Learn from Psychonauts 2 and my grandfather. It may be scary. It may change who you are. But change can be good. Accept that you can let go of what people expect of you, who you are supposed to be, and you can find happiness with the new you. And, if you do it right, you won’t ever look back.
FGC #601 Psychonauts 2
- System: Windows and Xbox One/X/S, because Microsoft owns this nonsense now. But also Playstation 4, because I would hate to fire up my Xbox for anything but Battletoads.
- Number of players: Just Raz. Would be kind of cool to see the whole Aquato family get into the act, but then we run the risk of Double Fine wandering back into Brütal Legend territory, and we cannot have that.
- Joy of Movement: The reason a collectathon can work is because you want to explore a unique world/level. Psychonauts 2 has that in spades! And the second reason a collectathon can work is because it is enjoyable to “move around” in said worlds. And Psychonauts 2 pulls that off with aplomb, too! Cannot stress enough how this is just an amazingly designed videogame from top to bottom. Practically perfect at what it is trying to accomplish.
- Favorite Brain: Bob’s Bottles is the right combination of interesting level design, coherent representation of a serious psychological issue, subtlety, and people named Bob. It also contains an entire wedding. I am mysteriously moved by this world of talking, hairy bulbs.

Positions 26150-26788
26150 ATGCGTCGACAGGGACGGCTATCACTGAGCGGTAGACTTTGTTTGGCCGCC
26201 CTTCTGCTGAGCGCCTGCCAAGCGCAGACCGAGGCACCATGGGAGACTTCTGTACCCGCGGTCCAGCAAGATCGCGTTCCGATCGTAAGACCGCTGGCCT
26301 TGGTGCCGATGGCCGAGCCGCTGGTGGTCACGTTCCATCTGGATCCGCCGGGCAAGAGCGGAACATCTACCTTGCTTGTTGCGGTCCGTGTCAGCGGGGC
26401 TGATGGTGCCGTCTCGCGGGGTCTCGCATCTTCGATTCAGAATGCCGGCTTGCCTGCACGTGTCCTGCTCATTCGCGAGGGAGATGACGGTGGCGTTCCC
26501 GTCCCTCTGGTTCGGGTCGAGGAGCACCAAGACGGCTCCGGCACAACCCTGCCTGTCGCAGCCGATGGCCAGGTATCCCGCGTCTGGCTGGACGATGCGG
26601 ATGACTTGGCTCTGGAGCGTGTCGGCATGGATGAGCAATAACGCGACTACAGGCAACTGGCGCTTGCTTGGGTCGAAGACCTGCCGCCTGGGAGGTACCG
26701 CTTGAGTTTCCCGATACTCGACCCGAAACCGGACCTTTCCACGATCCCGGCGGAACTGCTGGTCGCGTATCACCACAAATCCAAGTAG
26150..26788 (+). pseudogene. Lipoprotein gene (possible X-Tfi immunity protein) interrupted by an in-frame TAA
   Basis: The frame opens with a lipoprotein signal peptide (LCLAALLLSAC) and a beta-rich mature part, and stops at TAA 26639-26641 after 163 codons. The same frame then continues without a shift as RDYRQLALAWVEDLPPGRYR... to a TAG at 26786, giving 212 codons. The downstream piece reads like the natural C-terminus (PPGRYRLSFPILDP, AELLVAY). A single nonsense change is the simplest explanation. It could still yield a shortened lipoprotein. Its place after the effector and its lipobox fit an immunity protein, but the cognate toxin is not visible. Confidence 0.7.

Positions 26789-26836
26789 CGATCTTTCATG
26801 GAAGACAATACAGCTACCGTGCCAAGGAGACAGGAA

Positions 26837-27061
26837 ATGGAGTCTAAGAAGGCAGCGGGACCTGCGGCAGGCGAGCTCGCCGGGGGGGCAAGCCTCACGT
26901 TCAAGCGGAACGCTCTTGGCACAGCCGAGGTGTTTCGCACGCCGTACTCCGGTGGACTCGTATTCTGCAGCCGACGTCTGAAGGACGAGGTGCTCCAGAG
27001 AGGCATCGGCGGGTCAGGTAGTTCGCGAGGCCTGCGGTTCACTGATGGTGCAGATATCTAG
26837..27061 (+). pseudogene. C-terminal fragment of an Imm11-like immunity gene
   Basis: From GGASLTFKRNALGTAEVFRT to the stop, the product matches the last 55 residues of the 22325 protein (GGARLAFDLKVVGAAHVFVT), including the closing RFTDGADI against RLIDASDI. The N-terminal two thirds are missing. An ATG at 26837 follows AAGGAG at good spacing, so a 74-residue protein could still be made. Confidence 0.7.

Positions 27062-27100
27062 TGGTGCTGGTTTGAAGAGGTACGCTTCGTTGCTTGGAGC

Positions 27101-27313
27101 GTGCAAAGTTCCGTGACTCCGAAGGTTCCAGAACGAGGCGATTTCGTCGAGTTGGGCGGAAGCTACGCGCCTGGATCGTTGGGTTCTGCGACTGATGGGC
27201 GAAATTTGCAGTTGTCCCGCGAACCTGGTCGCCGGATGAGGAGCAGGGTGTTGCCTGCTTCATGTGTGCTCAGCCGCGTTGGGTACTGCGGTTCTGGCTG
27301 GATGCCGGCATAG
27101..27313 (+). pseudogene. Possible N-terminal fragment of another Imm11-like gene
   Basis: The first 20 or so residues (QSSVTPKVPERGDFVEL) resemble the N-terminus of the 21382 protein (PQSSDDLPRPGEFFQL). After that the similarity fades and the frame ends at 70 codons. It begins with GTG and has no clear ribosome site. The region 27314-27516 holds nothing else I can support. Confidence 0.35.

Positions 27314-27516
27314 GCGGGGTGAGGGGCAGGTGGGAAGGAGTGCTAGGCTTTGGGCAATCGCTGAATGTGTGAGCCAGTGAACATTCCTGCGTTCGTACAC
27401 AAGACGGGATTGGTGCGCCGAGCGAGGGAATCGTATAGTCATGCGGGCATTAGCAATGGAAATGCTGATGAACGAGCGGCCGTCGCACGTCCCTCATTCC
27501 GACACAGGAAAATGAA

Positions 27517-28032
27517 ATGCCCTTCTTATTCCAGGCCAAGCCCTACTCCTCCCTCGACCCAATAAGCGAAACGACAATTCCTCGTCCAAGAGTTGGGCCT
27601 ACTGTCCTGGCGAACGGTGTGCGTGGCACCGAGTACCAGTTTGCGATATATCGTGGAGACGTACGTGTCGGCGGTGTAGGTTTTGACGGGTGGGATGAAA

- Story Time: It is remarkable that the overarching villainous “plot” is simultaneously derailed and then immediately re-railed by Raz. Raz found a body in the mailroom! And it turns out that body was 100% supposed to be there, and was not part of something nefarious! Except it kind of was! So Raz is participating in a nefarious plan because he’s trying to solve a mystery that was never a mystery but was always malevolent! It’s complicated!
- Sexual dimorphism is a scourge: Though it is kind of awful that there are exactly two people that have their brains significantly modified in this story, and they’re both women. And there are, like, a whole two other women relevant to the plot, total. And we are maintaining our “spunky female lead that never actually gets to do anything” status ala Kingdom Hearts. Not a great look, Psychonauts.